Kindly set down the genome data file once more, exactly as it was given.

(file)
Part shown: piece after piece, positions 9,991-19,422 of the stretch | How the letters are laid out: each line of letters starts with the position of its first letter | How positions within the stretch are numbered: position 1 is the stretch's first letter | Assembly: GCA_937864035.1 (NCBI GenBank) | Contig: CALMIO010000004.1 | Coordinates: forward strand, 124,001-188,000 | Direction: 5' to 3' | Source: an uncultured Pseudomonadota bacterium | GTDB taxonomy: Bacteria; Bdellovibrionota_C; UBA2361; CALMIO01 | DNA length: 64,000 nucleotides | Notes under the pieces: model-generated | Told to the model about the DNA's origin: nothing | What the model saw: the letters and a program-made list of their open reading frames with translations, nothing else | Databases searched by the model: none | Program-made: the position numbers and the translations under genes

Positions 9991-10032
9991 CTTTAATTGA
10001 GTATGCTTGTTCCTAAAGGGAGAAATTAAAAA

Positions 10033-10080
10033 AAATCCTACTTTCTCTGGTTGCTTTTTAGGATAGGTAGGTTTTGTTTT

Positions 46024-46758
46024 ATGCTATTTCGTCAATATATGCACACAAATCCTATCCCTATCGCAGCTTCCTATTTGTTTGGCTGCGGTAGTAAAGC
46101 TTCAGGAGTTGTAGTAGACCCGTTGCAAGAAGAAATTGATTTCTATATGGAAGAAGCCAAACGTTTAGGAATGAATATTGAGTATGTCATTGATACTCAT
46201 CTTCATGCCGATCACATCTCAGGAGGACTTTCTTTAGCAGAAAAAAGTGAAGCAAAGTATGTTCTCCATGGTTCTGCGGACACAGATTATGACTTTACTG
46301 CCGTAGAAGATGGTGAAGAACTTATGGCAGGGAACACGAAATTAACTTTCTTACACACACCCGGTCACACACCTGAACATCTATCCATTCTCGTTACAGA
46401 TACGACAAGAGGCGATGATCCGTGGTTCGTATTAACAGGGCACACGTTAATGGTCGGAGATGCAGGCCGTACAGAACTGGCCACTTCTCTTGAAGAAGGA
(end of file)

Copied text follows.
Part shown: piece after piece, positions 9,991-19,422 of the stretch | How the letters are laid out: each line of letters starts with the position of its first letter | How positions within the stretch are numbered: position 1 is the stretch's first letter | Assembly: GCA_937864035.1 (NCBI GenBank) | Contig: CALMIO010000004.1 | Coordinates: forward strand, 124,001-188,000 | Direction: 5' to 3' | Source: an uncultured Pseudomonadota bacterium | GTDB taxonomy: Bacteria; Bdellovibrionota_C; UBA2361; CALMIO01 | DNA length: 64,000 nucleotides | Notes under the pieces: model-generated | Told to the model about the DNA's origin: nothing | What the model saw: the letters and a program-made list of their open reading frames with translations, nothing else | Databases searched by the model: none | Program-made: the position numbers and the translations under genes

Positions 9991-10032
9991 CTTTAATTGA
10001 GTATGCTTGTTCCTAAAGGGAGAAATTAAAAA

Positions 10033-10080
10033 AAATCCTACTTTCTCTGGTTGCTTTTTAGGATAGGTAGGTTTTGTTTT

Positions 46024-46758
46024 ATGCTATTTCGTCAATATATGCACACAAATCCTATCCCTATCGCAGCTTCCTATTTGTTTGGCTGCGGTAGTAAAGC
46101 TTCAGGAGTTGTAGTAGACCCGTTGCAAGAAGAAATTGATTTCTATATGGAAGAAGCCAAACGTTTAGGAATGAATATTGAGTATGTCATTGATACTCAT
46201 CTTCATGCCGATCACATCTCAGGAGGACTTTCTTTAGCAGAAAAAAGTGAAGCAAAGTATGTTCTCCATGGTTCTGCGGACACAGATTATGACTTTACTG
46301 CCGTAGAAGATGGTGAAGAACTTATGGCAGGGAACACGAAATTAACTTTCTTACACACACCCGGTCACACACCTGAACATCTATCCATTCTCGTTACAGA
46401 TACGACAAGAGGCGATGATCCGTGGTTCGTATTAACAGGGCACACGTTAATGGTCGGAGATGCAGGCCGTACAGAACTGGCCACTTCTCTTGAAGAAGGA